View Full Version : Modifying countdown script to end at specific hour instead of day

12-20-2011, 05:59 AM
Hi everyone,

I have a countdown script I'd like to modify so that the countdown ends at a specific hour, and not on a particular day at midnight. I'm new to coding (Ruby), so still trying to get the hang of Javascript:

var current="Expired"
var montharray=new Array("Jan","Feb","Mar","Apr","May","Jun","Jul","Aug","Sep","Oct","Nov","Dec")

function countdown(yr,m,d){
var today=new Date()
var todayy=today.getYear()
if (todayy < 1000)
var todaym=today.getMonth()
var todayd=today.getDate()
var todayh=today.getHours()
var todaymin=today.getMinutes()
var todaysec=today.getSeconds()
var todaystring=montharray[todaym]+" "+todayd+", "+todayy+" "+todayh+":"+todaymin+":"+todaysec
futurestring=montharray[m-1]+" "+d+", "+yr

//MODIFY THIS LINE: enter the count down date using the format year/month/day
//e.g. countdown(2009, 03, 23);
countdown(2011, 12, 24);

I've tried to play with it by changing the following in green:

function countdown(yr,m,d,h){
countdown(2011, 12, 24, 10)

But I don't seem to be getting anywhere.

Any tips or pointers to push me in the right direction is much appreciated.


Philip M
12-20-2011, 08:44 AM
More ancient code (from Javascript Kit! :eek:) Try this instead:-


<script type = "text/javascript">

var timeInSecs;
var ticker;
var BigDay;

function startTimer(){
var today = new Date();
BigDay = new Date("December 23, 2011 18:00:00"); // specific date and time hh:mm:ss
timeInSecs = parseInt((BigDay.getTime() - today.getTime())/1000);
if (timeInSecs < 0) {
document.getElementById("countdown").innerHTML = "The offer has now expired";
return false;
ticker = setInterval("tick()",1000);
tick(); // to start counter display right away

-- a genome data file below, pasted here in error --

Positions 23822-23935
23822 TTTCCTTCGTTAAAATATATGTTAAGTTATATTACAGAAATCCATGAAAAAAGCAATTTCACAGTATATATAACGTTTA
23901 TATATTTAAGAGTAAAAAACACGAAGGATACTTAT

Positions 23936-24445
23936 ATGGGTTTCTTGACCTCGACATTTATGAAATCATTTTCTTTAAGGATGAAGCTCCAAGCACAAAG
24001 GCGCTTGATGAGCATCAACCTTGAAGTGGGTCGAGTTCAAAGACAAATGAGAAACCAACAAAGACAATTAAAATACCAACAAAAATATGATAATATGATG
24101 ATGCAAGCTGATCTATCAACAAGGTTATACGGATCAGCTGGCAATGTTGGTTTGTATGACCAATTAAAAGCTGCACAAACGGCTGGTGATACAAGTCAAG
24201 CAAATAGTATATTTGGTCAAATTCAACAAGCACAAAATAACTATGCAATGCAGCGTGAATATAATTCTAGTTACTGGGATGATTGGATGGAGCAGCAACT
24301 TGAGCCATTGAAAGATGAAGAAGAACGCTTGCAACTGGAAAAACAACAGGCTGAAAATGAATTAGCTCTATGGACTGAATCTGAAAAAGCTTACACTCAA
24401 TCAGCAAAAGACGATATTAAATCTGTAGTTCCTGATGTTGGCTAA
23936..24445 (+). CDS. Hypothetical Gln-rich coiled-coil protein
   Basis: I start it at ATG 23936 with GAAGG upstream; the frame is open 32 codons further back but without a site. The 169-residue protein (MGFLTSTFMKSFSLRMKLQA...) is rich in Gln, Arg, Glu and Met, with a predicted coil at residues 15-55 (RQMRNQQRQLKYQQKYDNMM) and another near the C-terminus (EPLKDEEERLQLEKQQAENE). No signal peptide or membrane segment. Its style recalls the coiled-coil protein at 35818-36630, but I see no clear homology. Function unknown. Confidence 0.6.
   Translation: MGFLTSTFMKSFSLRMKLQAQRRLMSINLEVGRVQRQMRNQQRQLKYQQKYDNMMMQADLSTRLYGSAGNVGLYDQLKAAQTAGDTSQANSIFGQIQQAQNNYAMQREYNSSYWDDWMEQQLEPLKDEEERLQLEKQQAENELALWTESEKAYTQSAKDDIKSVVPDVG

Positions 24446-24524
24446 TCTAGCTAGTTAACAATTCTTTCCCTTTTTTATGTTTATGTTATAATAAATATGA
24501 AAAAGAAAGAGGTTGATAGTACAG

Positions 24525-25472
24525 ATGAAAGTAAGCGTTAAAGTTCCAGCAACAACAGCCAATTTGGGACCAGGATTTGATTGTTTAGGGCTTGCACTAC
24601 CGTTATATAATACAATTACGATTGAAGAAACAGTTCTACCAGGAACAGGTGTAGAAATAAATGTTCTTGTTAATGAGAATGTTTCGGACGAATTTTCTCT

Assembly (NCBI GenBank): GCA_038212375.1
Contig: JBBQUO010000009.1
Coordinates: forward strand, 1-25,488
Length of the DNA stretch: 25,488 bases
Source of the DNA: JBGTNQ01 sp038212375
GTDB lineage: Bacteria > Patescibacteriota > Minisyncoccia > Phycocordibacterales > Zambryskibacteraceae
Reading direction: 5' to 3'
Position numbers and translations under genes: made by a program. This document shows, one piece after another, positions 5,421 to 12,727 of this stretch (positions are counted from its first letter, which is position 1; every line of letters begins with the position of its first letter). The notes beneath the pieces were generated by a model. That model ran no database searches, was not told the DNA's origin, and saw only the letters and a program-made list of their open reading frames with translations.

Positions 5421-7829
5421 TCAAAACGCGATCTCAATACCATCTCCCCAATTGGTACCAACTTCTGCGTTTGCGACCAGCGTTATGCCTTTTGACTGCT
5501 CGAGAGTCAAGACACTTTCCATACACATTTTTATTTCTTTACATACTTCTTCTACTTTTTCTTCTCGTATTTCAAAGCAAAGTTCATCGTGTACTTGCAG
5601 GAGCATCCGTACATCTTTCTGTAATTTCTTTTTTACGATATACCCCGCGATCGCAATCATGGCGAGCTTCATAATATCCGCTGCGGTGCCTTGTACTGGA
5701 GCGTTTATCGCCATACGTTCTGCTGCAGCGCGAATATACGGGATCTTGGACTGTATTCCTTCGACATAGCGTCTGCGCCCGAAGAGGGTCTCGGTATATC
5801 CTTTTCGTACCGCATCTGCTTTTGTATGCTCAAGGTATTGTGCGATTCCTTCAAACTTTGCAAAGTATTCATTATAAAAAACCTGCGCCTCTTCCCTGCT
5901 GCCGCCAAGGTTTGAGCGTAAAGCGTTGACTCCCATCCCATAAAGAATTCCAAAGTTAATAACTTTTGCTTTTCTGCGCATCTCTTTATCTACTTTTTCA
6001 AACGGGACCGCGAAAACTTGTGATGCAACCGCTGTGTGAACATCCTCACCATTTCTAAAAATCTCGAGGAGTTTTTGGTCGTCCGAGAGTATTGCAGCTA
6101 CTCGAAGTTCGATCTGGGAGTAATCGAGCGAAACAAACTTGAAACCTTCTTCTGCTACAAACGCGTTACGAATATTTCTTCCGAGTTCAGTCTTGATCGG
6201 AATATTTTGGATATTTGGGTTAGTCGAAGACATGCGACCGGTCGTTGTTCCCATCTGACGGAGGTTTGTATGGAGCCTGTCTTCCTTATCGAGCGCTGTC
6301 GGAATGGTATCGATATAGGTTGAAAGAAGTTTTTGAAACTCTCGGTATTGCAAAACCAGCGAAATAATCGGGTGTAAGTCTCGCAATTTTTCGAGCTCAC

function tick() {
var secs = timeInSecs;
if (secs > 0) {
else {
clearInterval(ticker); // stop counting at zero
document.getElementById("countdown").innerHTML = "The offer has now expired";

var days = Math.floor(secs/86400);
secs %= 86400;
var hours= Math.floor(secs/3600);
secs %= 3600;
var mins = Math.floor(secs/60);
secs %= 60;

var result = hours + " hours " + ( (mins < 10) ? "0" : "" ) + mins + " minutes " + ( (secs < 10) ? "0" : "" ) + secs + " seconds
result = days + " days " + result;
document.getElementById("countdown").innerHTML = "Time remaining until the offer expires = " + result;



<body onload = "startTimer()">

<span id="countdown" style="font-weight: bold;"></span>


"I think there is a world market for maybe five computers." — Thomas Watson, chairman of IBM, 1943.

12-21-2011, 05:10 AM
Hi Philip,

Thanks so much for the quick reply and for writing an entirely new script.

Forgive the beginner question -- I've put the entire code into a blank html file to see how it works and to tinker from there, but don't actually see the countdown (it's a blank page).

I'm assuming that this line:

<span id="countdown" style="font-weight: bold;"></span>

in the body is where the following line should render, depending on whether the countdown has expired or not: